Second SundAZe Family Day: Exploring Paper Art
Francisco Toledo, Kites, 20th century, handmade paper, ink/pigment. On loan from Dr. Ronald and Mrs. Katherine Margolis.
The first thing visitors see as they enter the Schmidt Gallery of Latin American Folk Art is a collection of kites created by the Mexican Zapotec artist Francisco Toledo. For this month’s Second SundAZe Family Day, here are four activities related to the kites.
Second SundAZe Family Day @TMA is presented by The Stonewall Foundation.
First, take a minute and think about what you notice about these pieces. What stands out to you? These kites were made by an artist from Oaxaca, Mexico named Francisco Toledo. Do you recognize the images on the kites? Many of the designs are inspired nature and Mesoamerican art. For example, the bat is associated with the underworld in Mayan art. How do you think these kites were made?
Toledo used natural fibers and colors to create the paper that made these kites. He also trained other artists in the same paper making process through a community project called Taller Arte y Paper (Paper and Art Workshop) to make these kites. The next time you visit the museum, check out these kites in person in the Schmidt Gallery of Latin American Folk Art on the lower level.
El Taller Arte Papel of Oaxaca is a paper-making cooperative founded in 1998 by Francisco Toledo. After refurbishing the former Hidroeléctrica La Soledad, a 19th century hydroelectric plant that once provided all of Oaxaca’s electricity, Toledo set up the Taller in an effort to teach paper-making techniques to local people and to provide work. Paper is made using fibers and other natural ingredients that are renewable and available locally, like pochote, coyuchi, hemp, silk, linen and mica.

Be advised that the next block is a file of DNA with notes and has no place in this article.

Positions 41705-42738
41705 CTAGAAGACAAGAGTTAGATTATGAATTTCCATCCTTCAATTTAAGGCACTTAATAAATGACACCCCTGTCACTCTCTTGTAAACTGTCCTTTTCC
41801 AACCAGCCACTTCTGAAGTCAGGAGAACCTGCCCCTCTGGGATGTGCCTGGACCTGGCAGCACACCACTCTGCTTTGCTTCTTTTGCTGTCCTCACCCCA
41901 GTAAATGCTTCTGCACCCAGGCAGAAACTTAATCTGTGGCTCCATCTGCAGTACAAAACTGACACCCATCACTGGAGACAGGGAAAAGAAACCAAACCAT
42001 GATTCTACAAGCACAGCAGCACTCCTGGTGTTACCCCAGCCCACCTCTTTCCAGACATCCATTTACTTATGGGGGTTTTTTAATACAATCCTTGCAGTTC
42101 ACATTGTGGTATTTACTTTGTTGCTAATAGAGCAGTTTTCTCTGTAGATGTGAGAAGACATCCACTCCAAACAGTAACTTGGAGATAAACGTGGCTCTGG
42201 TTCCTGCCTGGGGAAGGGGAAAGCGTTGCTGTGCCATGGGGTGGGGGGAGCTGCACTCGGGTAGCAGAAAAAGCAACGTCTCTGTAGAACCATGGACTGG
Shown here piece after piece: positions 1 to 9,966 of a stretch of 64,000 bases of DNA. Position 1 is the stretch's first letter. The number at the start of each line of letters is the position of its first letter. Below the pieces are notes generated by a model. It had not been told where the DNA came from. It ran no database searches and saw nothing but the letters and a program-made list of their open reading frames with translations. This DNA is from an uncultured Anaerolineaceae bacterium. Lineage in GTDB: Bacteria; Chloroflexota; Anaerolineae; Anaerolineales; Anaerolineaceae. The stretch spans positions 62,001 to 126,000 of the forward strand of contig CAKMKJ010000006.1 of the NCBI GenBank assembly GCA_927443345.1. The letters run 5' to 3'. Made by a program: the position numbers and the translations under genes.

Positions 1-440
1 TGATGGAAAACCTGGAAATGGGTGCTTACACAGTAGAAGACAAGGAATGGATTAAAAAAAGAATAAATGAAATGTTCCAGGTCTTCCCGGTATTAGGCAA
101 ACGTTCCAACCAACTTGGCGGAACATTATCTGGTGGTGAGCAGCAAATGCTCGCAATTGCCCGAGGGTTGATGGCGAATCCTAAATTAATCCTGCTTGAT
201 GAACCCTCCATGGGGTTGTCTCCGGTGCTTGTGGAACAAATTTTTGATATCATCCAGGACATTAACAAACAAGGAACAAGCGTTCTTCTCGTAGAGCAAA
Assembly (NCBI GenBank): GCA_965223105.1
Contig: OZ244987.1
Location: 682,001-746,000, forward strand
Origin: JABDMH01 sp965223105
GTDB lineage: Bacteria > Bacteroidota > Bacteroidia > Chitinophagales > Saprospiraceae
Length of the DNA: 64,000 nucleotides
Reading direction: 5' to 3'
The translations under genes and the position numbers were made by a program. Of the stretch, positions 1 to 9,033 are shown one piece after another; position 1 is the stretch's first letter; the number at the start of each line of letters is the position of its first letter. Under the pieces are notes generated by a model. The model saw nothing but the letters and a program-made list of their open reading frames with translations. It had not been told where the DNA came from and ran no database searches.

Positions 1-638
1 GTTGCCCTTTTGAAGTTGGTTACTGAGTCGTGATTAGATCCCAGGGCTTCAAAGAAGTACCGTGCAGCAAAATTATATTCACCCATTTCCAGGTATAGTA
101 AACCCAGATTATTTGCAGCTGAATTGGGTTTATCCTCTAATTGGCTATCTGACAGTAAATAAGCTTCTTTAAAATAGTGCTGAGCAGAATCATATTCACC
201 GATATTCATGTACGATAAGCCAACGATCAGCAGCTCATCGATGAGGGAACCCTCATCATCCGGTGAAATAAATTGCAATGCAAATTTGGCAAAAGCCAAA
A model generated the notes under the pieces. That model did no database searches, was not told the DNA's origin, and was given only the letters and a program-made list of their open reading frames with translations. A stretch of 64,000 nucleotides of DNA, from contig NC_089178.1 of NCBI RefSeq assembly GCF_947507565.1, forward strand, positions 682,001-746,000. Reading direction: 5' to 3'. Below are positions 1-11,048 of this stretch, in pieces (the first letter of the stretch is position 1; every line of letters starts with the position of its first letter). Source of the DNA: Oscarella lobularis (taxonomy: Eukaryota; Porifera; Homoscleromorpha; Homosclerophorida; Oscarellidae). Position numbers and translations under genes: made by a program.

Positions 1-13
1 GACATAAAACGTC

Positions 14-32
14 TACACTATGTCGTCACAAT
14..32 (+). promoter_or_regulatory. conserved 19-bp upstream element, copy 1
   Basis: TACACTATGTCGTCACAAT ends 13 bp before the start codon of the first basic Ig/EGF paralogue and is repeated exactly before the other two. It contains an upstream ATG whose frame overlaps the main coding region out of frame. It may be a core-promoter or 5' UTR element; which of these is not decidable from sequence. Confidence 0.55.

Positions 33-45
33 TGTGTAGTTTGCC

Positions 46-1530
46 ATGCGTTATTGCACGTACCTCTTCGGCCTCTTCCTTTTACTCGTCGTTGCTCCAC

Artists in the co-op make and sell kites, bags, jewelry, notebooks, boxes and more. The space hosts workshops and offers studio space for visiting artists. Over the years, many of them have created installations while working there.
Watch this 2017 video from Craft in America to see Francisco Toledo and learn more about Taller Arte Papel.
Color and Design
Download our printable coloring sheet to color two kites by Francisco Toldeo, then draw your own designs on the blank ones.
Using Francisco Toledo’s kites as inspiration, create your own paper kite decorated with an image or design that is significant to you. Watch the video below for instructions. If each member of your household creates a kite, you can hang them up together to create an installation like the one at TMA.
- 2 bamboo or wood skewer sticks (for kebabs)
- Colored construction paper
- Ruler – at least 12 inches long
- Glue gun or white glue
- Yarn or string
- Markers, paints, stamps or stencils for decorating
Wednesday – Sunday,
10 am – 5 pm